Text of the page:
“Since the beginning,” he explains, “Aramex has developed customised solutions for IT.” This means that everything from fleet tracking to inventory has been created by the Aramex team. As the company has expanded, however, they have felt the need to take on a few outside solutions. “The challenge in this case,” says Awajan, “is to ensure that any technology that we take in from outside can integrate into our in-house ecosystem seamlessly.”

As to what innovations Aramex customers can hope to see in the future – “I cannot go into much detail at the moment,” Awajan cryptically refers to yet-to-be-unveiled information, “but what I can say is that we are working on a programme that will roll out multiple projects.” He does reveal that these projects will effect the way packages are delivered, as well as support e-commerce in the region. The programme, he reveals, will involve ten or more pieces and will be rolled out in phases.

“We need to grow wisely,” says Awajan. “We can see what is happening with logistics and e-commerce in the region,” he says, “but we need to careful with how we control our technology.” In other words, though the technology may be ready, Aramex wants to ensure that its customer base is also prepared before making changes to their process.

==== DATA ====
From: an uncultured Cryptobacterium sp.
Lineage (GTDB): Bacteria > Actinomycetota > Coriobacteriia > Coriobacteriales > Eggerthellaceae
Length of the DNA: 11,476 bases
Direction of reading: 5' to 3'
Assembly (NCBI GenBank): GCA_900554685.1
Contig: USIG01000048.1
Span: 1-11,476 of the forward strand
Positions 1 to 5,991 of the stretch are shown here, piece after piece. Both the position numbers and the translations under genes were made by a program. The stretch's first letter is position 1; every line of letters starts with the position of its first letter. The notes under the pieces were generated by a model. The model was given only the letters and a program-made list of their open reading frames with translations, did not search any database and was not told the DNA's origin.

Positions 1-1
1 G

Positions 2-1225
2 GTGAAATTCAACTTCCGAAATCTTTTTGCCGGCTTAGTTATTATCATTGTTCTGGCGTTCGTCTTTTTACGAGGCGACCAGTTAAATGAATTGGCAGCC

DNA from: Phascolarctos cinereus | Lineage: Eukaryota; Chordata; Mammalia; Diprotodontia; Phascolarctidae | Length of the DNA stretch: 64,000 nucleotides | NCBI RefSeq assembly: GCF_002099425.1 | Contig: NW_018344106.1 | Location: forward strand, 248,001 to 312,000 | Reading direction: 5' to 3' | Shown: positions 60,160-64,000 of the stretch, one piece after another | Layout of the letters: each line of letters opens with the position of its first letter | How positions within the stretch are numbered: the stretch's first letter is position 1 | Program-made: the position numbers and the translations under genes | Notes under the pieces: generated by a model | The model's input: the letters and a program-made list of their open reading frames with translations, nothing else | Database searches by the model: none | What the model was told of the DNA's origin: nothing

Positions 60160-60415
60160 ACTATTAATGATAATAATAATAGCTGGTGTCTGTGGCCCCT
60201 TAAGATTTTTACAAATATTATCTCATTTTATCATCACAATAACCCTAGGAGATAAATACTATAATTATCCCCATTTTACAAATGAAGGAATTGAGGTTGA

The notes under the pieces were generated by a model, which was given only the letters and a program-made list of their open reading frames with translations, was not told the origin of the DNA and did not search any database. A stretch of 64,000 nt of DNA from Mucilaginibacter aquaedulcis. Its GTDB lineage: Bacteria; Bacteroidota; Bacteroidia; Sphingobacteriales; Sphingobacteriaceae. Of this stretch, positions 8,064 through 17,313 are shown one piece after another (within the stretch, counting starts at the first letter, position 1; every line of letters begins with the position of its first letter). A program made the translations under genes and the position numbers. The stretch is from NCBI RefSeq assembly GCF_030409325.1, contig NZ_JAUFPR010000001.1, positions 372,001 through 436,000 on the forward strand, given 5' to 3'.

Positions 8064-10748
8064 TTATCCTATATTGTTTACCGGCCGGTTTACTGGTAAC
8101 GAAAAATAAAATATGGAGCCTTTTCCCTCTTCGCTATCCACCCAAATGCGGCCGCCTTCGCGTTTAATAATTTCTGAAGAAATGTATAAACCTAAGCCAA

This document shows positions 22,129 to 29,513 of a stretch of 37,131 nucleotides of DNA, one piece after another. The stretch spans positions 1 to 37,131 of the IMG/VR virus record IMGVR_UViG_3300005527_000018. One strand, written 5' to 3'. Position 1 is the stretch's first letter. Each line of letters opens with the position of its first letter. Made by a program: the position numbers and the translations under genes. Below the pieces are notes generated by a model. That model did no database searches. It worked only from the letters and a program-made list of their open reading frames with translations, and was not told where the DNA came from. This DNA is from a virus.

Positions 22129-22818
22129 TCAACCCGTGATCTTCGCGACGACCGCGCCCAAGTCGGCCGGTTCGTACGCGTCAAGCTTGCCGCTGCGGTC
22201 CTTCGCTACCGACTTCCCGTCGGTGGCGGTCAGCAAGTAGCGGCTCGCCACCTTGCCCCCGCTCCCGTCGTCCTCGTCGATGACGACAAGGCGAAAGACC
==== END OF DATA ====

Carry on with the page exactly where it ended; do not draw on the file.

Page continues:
“One thing I see happening in the future is the utilisation of information from Big Data analysis,” says Awajan. By analysing existing customer data, he says, Aramex can determine the best time for services such as parcel delivery. The thought is that, through data analysis projects, Aramex will be able to determine when the best time to make a delivery might be.

Further, Aramex hopes to eliminate the need to wait around for the delivery. “You will be able to request a time for delivery,” says Awajan, “and that preference will be saved for future deliveries.” Essentially, you can set any of your preferences – when to deliver, where to leave the package, perhaps if you prefer for it to be delivered to a neighbour – and save those preferences for all your Aramex deliveries.

Visibility is important as well, and to that end a mobile app is now available. It allows users to track shipments, log recent deliveries, find the closest Aramex office and schedule a delivery. “We want our customers to be more aware of the delivery as it is happening,” says Awajan.

A seamless user experience is a key component of innovation at the company. “This recent suite of solutions has been a two-year effort,” says Awajan, “but we are constantly looking for new ways to improve our customer experience.” It is clear to Aramex, and to Awajan, that technology will be key in meeting their goals and delivering on their promises.